Almost 2,000 years later the formidable presence of Jesus still lingers over the Old City, whether at the Garden of Gethsemane and the Mount of Olives, at the Stations of the Cross along the Via Dolorosa, or at the various shrines within the Church of the Holy Sepulchre. Walking the city streets are Christian priests and monks of different denominations: Dominican, Franciscan, Greek Orthodox, Armenian, Ethiopian, and others. Souvenir shops have wall-to-wall icons and olivewood carvings depicting the Nativity and Calvary and are stocked with crucifixes, large baskets heaped with incense and candles, and various mementoes such as guidebooks and postcards of the Holy Sites. Groups of Christian worshippers pass along the Via Dolorosa during Easter week carrying full-scale replica wooden crosses, singing and praying and with tears rolling down their cheeks. Jesus is on everyone’s lips.

Jerusalem was and still is a city imbued with holiness and a sense of extreme tension, with ongoing battles between the liberal and free, the strict and authoritative. It is a place you thrive in or drown in; you can spout philosophy there or wander in lunacy. There is magic in its stones. Jerusalem is one of those special cities that many put on the list of places they most want to visit during their lifetime.

In Gospel accounts, Jesus first visited the city as a child with his parents during one of the major Jewish festivities held there. Jesus climbed the steps leading into the Temple precinct, establishing his footsteps firmly in the history of the city; some would say that from that moment his fate was sealed. At the time of Jesus it was a place dominated by the Temple of God, and this looming and majestic building was visible anywhere in the city. It was truly a City of the Temple. As a sensitive child fascinated with learning, Jesus would undoubtedly have been fully aware of the significance of Jerusalem as a place connected with some of the major events in Israelite history. It was here King David and King Solomon reigned; it was to this place that the Ark of the Covenant was brought; eventually the Temple of God was built on Mount Moriah; and it was in these city streets that the Israelite Prophets berated their people. As an adult, Jesus continued returning to Jerusalem to participate in the main Jewish festivities and to teach and heal, perhaps starting to gain a reputation as a man of signs and wonders. Jerusalem became almost a forbidden magnet for Jesus: It was a place, we may surmise, he very much wanted to be in because of his Jewish upbringing and his need to be close to the Temple of God, but the city also drew out his anger and compassion, and eventually brought him into conflict with the Jewish and Roman authorities.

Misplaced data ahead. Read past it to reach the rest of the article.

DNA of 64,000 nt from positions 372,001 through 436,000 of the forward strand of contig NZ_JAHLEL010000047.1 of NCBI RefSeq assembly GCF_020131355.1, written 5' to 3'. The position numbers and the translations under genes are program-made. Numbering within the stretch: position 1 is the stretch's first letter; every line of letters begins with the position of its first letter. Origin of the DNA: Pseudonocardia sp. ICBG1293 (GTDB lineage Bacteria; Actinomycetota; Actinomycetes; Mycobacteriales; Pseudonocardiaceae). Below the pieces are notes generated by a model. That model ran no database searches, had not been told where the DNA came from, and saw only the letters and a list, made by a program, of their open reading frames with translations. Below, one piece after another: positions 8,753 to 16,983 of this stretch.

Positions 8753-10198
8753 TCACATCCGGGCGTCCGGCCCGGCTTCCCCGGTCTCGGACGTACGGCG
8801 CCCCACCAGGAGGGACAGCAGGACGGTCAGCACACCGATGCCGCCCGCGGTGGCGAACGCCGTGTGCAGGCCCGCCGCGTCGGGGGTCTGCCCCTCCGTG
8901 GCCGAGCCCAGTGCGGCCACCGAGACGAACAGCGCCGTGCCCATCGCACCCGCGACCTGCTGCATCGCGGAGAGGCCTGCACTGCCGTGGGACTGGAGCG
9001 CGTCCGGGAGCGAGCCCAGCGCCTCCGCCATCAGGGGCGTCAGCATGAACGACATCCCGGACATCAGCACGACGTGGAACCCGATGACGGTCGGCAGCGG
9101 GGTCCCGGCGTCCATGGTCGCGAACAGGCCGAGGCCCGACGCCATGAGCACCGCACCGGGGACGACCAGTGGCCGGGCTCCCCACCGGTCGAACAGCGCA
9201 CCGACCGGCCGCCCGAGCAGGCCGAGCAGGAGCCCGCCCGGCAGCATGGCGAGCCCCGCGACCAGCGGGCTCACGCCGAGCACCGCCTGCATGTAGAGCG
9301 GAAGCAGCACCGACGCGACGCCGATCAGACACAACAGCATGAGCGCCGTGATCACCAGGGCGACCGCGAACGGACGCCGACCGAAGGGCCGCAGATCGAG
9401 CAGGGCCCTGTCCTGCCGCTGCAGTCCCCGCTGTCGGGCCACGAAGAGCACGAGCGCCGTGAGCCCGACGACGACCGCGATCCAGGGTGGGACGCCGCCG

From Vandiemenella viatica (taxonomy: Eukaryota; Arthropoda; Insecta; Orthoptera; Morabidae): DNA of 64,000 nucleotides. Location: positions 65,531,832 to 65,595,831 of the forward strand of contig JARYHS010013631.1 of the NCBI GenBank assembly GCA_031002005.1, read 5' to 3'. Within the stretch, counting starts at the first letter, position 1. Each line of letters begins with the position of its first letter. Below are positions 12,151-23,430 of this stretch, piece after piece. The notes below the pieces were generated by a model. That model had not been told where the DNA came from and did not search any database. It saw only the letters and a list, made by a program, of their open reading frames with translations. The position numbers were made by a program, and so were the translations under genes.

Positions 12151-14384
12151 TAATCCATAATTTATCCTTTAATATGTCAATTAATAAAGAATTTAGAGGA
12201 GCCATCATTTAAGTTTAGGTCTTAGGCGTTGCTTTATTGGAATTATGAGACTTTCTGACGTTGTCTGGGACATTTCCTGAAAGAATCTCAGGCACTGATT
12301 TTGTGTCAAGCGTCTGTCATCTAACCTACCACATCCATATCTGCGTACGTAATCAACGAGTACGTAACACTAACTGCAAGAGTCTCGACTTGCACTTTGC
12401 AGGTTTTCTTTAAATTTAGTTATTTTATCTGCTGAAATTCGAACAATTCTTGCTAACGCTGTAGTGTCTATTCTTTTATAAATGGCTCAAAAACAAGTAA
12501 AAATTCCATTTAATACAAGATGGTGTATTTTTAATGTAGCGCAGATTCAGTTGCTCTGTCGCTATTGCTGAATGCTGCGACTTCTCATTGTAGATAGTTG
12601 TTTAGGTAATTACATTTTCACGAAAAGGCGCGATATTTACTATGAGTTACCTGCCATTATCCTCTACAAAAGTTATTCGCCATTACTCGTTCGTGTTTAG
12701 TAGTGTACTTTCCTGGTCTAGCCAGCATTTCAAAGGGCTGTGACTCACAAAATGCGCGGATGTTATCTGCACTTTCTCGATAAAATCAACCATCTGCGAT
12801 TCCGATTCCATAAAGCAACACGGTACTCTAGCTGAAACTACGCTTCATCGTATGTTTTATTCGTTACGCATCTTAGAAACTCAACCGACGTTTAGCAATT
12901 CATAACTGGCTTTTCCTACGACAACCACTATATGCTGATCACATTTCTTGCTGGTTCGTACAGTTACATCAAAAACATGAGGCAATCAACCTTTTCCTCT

Finally, during Passover week in the year 30, Jesus’s fate was sealed and he died on a wooden cross opposite one of the gates of the city. The crucifixion of Jesus was a traumatic event that eventually opened the door to the birth of Christianity. Archaeology, as we shall see, has been able to fill in the gaps regarding the appearance of Jesus’s Jerusalem, the places where Jesus preached and healed, the whereabouts of his trial, the manner in which he was crucified, and the spot where he was ultimately buried.

But first, we need to pull back to an earlier time in Jesus’s life, to establish something about his Galilean background and clarify the dates of his birth and death in order to place him within the correct historical context. We will then consider the archaeological facts regarding the road Jesus took on his final trip to Jerusalem and the places he probably visited or passed en route.